The War Requiem, first performed on 30 May 1962, was commissioned to mark the consecration of the new Coventry Cathedral, which was built after the original fourteenth-century structure was destroyed in a World War II bombing raid. The reconsecration was an occasion for an arts festival, for which Michael Tippett also wrote his opera King Priam.
As a pacifist, Britten was inspired by the commission, which gave him complete freedom to choose the type of music to compose. He conceived of setting the traditional Latin Mass for the Dead interwoven with nine poems about war by the English poet Wilfred Owen. Owen, who was born in 1893, was serving as the commander of a rifle company when he was killed in action on 4 November 1918 during the crossing of the Sambre-Oise Canal in France, just one week before the Armistice. Although he was virtually unknown at the time of his death, he has subsequently come to be revered as one of the great war poets.
Philip Reed has discussed the progression of Britten's composition of the War Requiem in the Cambridge Music Handbook publication on the work. Britten himself acknowledged the stylistic influence of Requiems by other composers, such as Giuseppe Verdi's, on his own composition.
The work was dedicated to four individuals, Roger Burney, Piers Dunkerley, David Gill, and Michael Halliday. Burney and Halliday, who died in the war, were friends of Peter Pears and Britten, respectively. According to the Britten-Pears Foundation website, Dunkerley, "one of Britten’s closest friends, took part in the 1944 Normandy landings. Unlike the other dedicatees, he survived the war but committed suicide in June 1959, two months before his wedding." None of the other dedicatees have known graves, but are commemorated on memorials to the missing.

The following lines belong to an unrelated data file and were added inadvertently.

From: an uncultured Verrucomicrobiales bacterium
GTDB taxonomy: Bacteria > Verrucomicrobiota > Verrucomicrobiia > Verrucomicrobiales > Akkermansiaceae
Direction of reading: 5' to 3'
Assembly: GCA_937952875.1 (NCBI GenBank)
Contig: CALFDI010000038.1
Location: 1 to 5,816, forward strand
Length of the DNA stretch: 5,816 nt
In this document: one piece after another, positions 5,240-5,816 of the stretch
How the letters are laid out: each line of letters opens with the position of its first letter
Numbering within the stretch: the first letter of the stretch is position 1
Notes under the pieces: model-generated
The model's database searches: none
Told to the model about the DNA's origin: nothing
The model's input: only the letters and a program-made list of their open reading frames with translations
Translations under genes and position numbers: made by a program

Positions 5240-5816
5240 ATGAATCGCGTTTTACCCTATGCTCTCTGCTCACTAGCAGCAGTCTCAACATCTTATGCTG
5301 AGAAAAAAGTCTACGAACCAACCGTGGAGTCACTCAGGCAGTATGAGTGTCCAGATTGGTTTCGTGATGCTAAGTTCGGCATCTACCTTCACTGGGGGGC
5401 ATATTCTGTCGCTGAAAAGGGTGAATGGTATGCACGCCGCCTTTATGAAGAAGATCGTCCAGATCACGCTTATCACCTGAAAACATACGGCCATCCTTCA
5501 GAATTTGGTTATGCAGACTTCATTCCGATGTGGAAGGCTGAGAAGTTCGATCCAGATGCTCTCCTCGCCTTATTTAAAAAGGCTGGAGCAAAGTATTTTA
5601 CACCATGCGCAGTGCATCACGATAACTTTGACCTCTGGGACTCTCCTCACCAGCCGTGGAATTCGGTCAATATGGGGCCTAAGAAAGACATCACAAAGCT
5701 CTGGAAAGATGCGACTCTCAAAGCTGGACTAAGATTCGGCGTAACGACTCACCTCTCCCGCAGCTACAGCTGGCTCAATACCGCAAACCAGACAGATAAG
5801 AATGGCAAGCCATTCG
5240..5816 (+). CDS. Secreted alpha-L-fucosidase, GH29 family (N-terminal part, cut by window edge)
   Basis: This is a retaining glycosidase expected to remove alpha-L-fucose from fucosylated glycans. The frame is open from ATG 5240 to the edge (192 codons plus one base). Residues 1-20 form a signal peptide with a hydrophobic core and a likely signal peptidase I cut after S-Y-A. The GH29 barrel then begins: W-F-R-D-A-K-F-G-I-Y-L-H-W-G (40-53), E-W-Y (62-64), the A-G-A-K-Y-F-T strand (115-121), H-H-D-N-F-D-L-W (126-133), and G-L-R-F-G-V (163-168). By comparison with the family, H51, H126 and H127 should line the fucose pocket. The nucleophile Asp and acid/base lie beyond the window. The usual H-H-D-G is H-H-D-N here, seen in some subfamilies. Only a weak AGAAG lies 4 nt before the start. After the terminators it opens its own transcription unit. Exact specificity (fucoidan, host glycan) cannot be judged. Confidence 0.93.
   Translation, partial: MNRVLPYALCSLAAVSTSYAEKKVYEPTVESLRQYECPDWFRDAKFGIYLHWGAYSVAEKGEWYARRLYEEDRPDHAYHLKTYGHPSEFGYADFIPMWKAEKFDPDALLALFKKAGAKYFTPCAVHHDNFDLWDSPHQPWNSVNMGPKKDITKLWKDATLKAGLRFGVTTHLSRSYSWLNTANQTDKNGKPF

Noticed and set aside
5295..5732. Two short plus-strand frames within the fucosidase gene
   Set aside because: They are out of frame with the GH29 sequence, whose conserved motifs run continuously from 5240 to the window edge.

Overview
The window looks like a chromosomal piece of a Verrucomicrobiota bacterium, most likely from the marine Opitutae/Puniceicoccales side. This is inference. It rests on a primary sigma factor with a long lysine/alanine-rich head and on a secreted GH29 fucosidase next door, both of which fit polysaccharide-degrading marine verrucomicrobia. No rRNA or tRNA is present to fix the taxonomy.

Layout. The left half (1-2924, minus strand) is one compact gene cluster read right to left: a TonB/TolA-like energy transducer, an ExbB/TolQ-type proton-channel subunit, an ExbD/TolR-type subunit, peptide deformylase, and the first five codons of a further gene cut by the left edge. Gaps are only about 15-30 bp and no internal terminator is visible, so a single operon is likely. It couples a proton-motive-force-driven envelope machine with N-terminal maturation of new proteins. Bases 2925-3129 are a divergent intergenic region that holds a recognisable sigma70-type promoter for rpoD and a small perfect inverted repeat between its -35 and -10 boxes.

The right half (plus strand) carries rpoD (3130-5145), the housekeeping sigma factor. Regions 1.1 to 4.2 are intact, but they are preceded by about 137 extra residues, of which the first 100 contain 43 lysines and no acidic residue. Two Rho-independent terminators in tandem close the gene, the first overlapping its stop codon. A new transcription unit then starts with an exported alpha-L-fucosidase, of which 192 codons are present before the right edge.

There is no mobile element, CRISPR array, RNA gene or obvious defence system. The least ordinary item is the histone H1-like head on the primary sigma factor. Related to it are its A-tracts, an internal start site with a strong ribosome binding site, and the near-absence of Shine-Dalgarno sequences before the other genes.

The musical forces are divided into three groups that alternate and interact with each other throughout the piece, finally fully combining at the end of the last movement. The soprano soloist and choir are accompanied by the full orchestra, the baritone and tenor soloists are accompanied by the chamber orchestra, and the boys' choir is accompanied by a small positive organ (this last group ideally being situated at some distance from the full orchestra). This group produces a very strange, distant sound. The soprano and choir and the boys' choir sing the traditional Latin Requiem text, while the tenor and baritone sing poems by Wilfred Owen, interspersed throughout.
The full orchestra consists of three flutes (third doubling piccolo), three oboes, English horn, three clarinets (third doubling E-flat clarinet and bass clarinet), two bassoons and contrabassoon, six horns, four trumpets in C, three trombones, tuba, timpani, percussion (four players: two antique cymbals (C & F#), glockenspiel, gong, bells (C & F#), vibraphone, cymbals, triangle, castanets, Chinese blocks, whip, bass drum, two side drums, tambourine, and tenor drum), piano, portable organ or harmonium (a grand organ is called for only in the Libera Me, the last movement), and strings.
The chamber orchestra consists of flute (doubling piccolo), oboe (doubling English horn), clarinet (in B flat and A), bassoon, horn, percussion (timpani, gong, cymbals, bass drum, and side drum), harp, two violins, viola, violoncello, double bass.
More pieces by Britten
- The Young Person's Guide to the Orchestra